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MUSIC REVIEW

Rare, lovely treat from Brazilian Gilberto Gil

March 27, 2007|John Payne | Special to The Times

Brazilian singer-songwriter and multi-instrumentalist Gilberto Gil is so revered by his countrymen that, in 1992, President Luiz Inacio Lula da Silva appointed him minister of culture -- a position he holds to this day. Saturday's solo performance at Royce Hall was a rare opportunity to hear the icon's most renowned songs performed with voice and acoustic guitar, re-creating the recently released compilation disc "Gil Luminoso."

"Maquina do Tempo" started the two-hour, 26-song set with an easy rhythmic flow and a deceptively simple harmonic palette dashed with Gil's smokily grained voice and nimbly inventive acoustic guitar. On "Esoterico" and others, Gil employed whistling and mouth percussion to accompany the loping strut of the samba rhythm.

Although his cover of the Beatles' "When I'm 64" established a logical fit of the song's melody into a bossa nova rhythm, it came off as pleasant puffery; similarly, his version of Blind Faith's "Can't Find My Way Home" was unforced but superfluous. Faring stronger were radically reharmonized takes on Bob Marley's "Three Little Birds" and "No Woman No Cry."

Gil's most piquing songs were drawn from his repertoire of self-penned compositions, several of whose densely chorded and fleet-fingered performances seemingly contained the entire history of Brazilian music.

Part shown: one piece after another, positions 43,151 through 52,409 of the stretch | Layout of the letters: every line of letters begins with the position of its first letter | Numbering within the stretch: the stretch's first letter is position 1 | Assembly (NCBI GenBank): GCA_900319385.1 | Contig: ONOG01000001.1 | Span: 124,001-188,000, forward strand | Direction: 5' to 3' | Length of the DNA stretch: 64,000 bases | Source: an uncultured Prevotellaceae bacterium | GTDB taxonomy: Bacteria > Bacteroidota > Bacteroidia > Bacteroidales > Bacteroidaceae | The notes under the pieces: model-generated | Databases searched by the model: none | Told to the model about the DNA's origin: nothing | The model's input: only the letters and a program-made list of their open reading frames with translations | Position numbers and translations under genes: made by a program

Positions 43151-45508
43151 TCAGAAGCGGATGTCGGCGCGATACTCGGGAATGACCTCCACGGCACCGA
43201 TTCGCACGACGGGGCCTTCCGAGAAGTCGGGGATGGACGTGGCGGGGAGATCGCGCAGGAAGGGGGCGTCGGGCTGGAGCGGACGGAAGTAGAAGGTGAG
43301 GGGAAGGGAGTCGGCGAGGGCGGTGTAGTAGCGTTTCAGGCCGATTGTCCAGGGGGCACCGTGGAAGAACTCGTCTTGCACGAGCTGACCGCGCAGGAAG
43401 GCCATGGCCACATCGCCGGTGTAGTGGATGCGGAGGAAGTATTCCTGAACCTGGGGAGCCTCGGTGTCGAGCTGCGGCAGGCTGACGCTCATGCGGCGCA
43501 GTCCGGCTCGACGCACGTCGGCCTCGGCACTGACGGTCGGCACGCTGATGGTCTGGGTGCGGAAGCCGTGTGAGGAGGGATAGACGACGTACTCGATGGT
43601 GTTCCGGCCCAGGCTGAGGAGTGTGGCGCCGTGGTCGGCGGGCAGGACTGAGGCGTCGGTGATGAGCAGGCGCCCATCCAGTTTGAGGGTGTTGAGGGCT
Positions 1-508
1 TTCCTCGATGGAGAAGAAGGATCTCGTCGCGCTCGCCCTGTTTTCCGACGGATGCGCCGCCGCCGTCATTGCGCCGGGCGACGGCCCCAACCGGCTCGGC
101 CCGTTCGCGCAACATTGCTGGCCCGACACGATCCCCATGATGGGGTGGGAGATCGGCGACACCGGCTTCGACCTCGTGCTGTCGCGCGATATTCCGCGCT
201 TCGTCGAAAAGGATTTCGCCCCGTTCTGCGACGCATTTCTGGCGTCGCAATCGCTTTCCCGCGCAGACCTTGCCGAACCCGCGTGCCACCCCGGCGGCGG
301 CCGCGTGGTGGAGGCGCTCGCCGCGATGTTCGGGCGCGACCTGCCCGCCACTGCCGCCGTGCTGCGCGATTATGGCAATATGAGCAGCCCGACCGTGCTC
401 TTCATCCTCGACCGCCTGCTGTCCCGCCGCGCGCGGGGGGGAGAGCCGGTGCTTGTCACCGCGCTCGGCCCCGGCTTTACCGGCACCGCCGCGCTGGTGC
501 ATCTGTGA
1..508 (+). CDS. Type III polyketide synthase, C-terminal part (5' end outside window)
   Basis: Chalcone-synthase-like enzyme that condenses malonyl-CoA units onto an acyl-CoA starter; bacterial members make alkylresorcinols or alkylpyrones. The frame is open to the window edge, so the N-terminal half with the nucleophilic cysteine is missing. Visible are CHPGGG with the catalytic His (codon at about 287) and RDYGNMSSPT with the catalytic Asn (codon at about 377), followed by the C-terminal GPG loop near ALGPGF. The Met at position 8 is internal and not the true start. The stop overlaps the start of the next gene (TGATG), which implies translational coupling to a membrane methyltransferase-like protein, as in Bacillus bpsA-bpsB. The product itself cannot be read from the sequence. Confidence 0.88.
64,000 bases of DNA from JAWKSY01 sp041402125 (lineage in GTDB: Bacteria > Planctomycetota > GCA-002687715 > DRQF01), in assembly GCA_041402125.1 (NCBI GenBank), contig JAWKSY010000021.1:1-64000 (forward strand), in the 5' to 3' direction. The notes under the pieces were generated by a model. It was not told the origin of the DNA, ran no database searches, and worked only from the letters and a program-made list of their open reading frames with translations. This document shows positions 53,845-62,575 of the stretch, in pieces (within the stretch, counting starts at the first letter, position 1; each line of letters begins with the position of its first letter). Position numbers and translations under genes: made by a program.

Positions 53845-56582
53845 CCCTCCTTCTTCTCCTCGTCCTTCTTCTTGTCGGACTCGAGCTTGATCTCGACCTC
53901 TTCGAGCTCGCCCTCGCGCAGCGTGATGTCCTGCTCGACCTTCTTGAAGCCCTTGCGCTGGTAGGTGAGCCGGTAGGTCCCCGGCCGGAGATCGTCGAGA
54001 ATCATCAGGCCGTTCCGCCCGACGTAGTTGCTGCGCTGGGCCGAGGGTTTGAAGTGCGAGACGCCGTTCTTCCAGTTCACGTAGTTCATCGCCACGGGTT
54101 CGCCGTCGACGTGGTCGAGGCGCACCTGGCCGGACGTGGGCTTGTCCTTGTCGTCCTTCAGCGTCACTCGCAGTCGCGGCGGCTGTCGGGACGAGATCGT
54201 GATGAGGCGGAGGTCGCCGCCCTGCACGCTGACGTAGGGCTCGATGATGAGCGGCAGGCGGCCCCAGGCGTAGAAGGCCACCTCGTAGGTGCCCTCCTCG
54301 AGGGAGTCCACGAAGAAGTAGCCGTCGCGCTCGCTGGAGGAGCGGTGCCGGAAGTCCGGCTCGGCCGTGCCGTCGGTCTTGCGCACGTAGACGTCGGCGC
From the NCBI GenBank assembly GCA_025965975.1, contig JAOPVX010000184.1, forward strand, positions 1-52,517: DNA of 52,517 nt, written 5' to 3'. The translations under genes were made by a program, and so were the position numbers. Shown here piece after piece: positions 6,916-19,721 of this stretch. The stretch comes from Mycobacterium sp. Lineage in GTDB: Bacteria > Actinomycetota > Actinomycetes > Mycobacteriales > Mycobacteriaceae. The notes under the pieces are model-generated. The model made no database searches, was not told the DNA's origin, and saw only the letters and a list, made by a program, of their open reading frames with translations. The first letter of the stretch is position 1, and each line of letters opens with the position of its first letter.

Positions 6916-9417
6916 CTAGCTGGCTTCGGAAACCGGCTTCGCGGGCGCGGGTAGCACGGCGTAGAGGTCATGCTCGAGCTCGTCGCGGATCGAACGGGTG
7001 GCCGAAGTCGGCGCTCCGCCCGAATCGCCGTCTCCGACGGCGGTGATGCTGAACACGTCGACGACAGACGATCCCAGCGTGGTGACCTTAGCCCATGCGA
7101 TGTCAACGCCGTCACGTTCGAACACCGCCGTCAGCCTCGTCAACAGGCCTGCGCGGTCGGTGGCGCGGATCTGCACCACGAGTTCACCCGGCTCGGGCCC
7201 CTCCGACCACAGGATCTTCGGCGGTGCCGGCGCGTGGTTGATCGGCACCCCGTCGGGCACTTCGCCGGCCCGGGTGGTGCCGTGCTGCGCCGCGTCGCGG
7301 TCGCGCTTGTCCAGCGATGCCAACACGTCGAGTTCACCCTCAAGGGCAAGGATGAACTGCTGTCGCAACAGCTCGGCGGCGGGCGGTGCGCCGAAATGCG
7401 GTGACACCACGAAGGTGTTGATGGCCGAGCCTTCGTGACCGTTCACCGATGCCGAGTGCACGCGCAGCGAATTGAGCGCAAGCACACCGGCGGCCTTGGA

For The Record
Los Angeles Times Thursday March 29, 2007 Home Edition Main News Part A Page 2 National Desk 1 inches; 31 words Type of Material: Correction
Gilberto Gil: A review of singer-songwriter Gilberto Gil in Tuesday's Calendar said he was appointed Brazil's minister of culture in 1992. He was appointed in 2002 and began serving in 2003.

On the spectacularly complex though gorgeous "Voce e Voce," Gil laid out an odd series of chords in feinting progressions that suggested cues taken from late-period Debussy, with the characteristic bossa nova effect of harmonies ascending and descending simultaneously.

Though he returned intermittently to more straightforward favorites such as "Luar," with its rock-like riffing guitar and high-pitched yelps, or the whooping, celebratory ode to his home state, "Toda Menina Baiana," the prevailing tone of Gil's songs is a ruminative sweetness, albeit one achieved via brainy harmonic and melodic gambits.

The rolling lilt of "Outros Viram," an ode to the poetic soul of Brazil, made it abundantly clear that, at 64, Gil remains in remarkably strong voice. His superbly rhythmic guitar work was ambitiously imaginative -- instrumental skills exhibited on the new disc for perhaps the first time in his four-decade career.

A gracious, unaffected man eager to proselytize for the greatness of fellow Brazilian artists, he beamed with pleasure at the adulatory Brazilians in the audience, who supplied his songs' stirring vocal lines.

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